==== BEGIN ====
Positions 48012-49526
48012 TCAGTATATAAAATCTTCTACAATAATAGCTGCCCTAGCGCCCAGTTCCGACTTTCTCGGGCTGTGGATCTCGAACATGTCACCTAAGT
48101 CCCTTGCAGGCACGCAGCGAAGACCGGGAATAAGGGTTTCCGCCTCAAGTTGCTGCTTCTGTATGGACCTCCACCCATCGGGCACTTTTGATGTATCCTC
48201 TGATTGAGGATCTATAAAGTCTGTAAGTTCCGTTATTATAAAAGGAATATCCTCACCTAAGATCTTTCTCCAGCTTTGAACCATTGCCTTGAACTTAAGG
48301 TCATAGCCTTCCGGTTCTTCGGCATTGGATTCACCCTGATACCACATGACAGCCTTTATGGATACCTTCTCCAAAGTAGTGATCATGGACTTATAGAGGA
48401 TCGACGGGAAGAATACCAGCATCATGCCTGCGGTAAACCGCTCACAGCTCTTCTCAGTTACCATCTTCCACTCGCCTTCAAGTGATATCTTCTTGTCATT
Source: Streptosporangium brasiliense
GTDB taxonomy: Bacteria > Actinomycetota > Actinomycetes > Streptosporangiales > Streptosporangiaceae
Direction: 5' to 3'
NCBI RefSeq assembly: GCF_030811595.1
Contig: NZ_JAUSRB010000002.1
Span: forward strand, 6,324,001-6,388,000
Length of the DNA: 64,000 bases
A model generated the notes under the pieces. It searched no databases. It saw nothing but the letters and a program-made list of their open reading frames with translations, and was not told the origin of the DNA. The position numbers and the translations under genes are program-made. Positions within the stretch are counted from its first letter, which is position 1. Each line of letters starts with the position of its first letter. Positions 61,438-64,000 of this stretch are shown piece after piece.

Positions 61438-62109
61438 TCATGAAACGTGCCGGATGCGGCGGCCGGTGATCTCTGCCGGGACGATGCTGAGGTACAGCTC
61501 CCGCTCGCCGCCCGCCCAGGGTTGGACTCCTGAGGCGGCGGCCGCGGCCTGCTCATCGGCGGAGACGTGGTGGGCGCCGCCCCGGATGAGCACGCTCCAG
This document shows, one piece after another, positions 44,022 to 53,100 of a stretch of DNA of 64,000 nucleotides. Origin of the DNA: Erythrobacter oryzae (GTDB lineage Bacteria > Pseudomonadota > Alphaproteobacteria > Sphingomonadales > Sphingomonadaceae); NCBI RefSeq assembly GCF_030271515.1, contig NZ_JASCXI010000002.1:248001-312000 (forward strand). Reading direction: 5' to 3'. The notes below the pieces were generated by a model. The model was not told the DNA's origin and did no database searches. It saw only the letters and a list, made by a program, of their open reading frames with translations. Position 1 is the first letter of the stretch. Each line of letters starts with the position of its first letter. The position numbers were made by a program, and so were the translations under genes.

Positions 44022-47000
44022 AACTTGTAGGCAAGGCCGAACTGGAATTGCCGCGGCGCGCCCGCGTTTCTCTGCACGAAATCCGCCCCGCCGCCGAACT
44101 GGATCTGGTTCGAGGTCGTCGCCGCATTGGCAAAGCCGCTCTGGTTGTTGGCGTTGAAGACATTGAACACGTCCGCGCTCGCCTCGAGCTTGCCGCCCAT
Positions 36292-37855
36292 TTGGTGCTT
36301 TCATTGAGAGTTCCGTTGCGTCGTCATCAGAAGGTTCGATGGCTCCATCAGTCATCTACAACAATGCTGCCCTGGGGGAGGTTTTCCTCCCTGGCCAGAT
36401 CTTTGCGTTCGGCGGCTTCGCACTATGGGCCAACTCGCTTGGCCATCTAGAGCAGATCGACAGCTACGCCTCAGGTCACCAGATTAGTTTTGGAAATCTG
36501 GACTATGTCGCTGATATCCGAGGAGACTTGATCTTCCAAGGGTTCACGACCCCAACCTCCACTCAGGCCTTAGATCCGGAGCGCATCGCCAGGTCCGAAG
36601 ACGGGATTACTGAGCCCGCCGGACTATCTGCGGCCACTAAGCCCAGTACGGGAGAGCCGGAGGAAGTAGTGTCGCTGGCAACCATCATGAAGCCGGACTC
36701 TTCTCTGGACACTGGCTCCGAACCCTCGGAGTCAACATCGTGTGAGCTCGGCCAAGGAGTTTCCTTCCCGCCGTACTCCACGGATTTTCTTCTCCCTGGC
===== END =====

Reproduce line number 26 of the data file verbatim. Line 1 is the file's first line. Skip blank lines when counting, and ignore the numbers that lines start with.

36501 GACTATGTCGCTGATATCCGAGGAGACTTGATCTTCCAAGGGTTCACGACCCCAACCTCCACTCAGGCCTTAGATCCGGAGCGCATCGCCAGGTCCGAAG